Robert, a polite and soft-spoken salesman for a brick company, agreed with my assessment that Marguerite was eccentric, if not downright deranged, and told me about visiting Lee the day after the assassination. “I saw Lee in the Dallas jail that Saturday, and one comment still stays with me. He didn’t want to see our mother.” She showed up anyway.
Realizing that he was denigrating Marguerite, Robert said “I’m not trying to bash her down. That’s just the way she was. You’ve really got to understand what motivated my mother in her devotion, for lack of another word, to herself, reflected through what Lee did”.
“There was an early quotation that comes to mind at this point”, Robert continued, “that she made in 1964, and you never heard it later on. (She said) ‘If it wasn’t for me and the grace of God, Lyndon Johnson wouldn’t be president’. Now, what was she saying there?!”
Robert, who agreed with the Warren Commission’s conclusion that Lee was the lone gunman, attributed his own sanity to the fact that his father was alive until he was nearly six years old. But Robert Sr. died suddenly two months before Lee’s birth in 1939, leaving the new baby’s upbringing entirely to Marguerite.
Although he presumably had other reasons as well, Lee escaped his difficult existence with his unstable mother by temporarily defecting to the Soviet Union, where he met and married Marina Prusakova in 1961. In October of that year, Lee wrote to Robert, telling him about his new bride, and mentioning she had given him a “beautiful gold and silver cup with the inscription ‘To my Dear Husband on his birthday, 18/X/61’. Very nice, huh? She is sweet.” The inscription is in Russian, and the letter later became Exhibit 306 of the Warren Commission’s report.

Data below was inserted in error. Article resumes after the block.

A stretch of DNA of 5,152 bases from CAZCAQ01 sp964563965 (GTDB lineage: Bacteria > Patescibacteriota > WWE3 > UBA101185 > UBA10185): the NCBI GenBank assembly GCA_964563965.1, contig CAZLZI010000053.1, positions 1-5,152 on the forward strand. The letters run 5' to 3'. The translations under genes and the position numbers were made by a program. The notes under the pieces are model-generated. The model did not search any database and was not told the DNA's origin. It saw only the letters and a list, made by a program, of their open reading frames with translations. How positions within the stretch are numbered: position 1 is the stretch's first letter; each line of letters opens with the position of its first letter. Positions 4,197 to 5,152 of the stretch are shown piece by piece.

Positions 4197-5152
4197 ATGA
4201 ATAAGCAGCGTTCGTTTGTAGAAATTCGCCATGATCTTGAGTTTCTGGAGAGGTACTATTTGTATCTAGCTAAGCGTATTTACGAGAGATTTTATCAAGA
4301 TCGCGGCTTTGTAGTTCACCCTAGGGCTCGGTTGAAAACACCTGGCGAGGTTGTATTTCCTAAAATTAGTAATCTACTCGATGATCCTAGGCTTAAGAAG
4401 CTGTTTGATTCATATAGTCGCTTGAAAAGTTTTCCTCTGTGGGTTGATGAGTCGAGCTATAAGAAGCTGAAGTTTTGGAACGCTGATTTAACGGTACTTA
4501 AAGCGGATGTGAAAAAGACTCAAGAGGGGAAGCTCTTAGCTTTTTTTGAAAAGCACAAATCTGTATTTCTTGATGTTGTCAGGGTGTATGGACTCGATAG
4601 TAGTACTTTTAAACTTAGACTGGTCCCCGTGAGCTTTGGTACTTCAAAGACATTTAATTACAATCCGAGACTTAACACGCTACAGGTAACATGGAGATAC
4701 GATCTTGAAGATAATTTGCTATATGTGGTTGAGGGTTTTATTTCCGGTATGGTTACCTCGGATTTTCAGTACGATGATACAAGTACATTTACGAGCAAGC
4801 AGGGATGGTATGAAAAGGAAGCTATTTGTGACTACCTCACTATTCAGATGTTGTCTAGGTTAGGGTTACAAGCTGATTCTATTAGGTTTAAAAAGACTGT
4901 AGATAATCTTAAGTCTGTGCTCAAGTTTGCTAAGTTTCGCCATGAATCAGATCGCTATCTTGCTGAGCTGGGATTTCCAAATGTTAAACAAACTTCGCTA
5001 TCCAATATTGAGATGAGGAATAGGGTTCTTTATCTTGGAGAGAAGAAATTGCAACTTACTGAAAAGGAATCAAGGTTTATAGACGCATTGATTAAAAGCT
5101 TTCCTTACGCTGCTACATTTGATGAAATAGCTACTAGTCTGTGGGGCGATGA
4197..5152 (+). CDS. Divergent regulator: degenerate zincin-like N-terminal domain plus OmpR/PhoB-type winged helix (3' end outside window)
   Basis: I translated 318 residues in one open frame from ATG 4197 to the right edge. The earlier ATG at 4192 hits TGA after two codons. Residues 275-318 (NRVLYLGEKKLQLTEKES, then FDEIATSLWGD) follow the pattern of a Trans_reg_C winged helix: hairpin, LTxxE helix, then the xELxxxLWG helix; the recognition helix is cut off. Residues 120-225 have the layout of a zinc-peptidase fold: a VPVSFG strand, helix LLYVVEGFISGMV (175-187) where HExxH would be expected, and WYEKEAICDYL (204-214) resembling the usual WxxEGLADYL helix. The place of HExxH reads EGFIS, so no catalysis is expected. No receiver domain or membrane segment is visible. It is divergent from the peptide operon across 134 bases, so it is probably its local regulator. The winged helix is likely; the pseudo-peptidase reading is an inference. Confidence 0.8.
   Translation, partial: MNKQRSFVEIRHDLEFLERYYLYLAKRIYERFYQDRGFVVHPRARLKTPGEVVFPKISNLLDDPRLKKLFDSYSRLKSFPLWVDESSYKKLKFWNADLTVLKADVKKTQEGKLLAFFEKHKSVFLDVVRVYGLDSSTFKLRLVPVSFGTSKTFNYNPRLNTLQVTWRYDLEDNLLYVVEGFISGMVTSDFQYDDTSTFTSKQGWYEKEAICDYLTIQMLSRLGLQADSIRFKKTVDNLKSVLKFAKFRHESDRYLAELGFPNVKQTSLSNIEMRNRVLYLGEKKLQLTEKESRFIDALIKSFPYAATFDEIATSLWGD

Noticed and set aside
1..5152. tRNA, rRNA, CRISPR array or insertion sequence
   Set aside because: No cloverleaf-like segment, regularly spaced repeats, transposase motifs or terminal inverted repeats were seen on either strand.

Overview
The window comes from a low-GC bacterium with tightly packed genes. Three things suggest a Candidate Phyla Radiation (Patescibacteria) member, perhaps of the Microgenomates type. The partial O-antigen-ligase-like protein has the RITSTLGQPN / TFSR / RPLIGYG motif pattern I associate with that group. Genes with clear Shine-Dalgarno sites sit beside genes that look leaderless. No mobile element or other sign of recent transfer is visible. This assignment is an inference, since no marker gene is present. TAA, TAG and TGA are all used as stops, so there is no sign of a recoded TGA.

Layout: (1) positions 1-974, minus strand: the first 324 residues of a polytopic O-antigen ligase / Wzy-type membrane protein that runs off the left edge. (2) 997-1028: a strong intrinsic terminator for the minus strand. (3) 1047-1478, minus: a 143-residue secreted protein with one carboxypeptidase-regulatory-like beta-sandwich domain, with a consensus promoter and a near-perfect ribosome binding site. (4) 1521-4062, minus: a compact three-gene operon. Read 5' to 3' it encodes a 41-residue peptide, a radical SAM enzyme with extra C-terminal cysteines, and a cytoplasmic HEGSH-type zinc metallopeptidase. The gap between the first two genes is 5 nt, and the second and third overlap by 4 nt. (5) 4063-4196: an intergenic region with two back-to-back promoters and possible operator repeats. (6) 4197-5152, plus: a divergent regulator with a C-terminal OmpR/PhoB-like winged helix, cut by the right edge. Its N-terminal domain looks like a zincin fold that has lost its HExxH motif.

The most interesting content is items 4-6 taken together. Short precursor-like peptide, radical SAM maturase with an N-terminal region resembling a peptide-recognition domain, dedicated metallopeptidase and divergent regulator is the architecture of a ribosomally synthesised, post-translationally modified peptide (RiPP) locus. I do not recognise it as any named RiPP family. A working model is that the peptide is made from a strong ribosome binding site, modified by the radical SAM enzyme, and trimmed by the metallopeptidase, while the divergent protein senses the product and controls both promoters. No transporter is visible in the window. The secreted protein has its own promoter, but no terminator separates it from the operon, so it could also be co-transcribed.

Robert never actually saw the cup until a month after Lee’s murder.
Two weeks before his own death in November, Robert consigned the memento to be sold, writing, “Marina gave me the cup in the original box in late December, 1963. She said, ‘Lee would want you to have it’, and I asked her if she was sure and she said ‘yes’. I thanked her for the cup. It has been in my possession ever since that time.”
The cup is being auctioned by Herman Darvick, the autograph and memorabilia dealer who sold Jack Ruby’s gun in 1991, and later even managed to find buyers for Lee Oswald’s two hospital toe tags. Darvick is listing it on eBay with a “Buy It Now” price of $20,000. Those interested can also make an offer.
The profits will go to the family of Robert Oswald, who was an 83-year-old great-grandfather at the time of his death. He rarely discussed his brother or the assassination with his two children, but when I asked him if they’d had problems in school, given their last name, he said “There were certainly challenges in their lives that were character builders”.
And when I wondered how Robert himself managed to achieve some normality in a life that had been upended by his brother’s monstrous deed, he conceded it had not been easy. Being in this kind of situation, he sighed, “did not come with any instructions guide”.
The Lee Harvey Oswald cup is now listed by DarvickAutographs on eBay as item number 352237559405.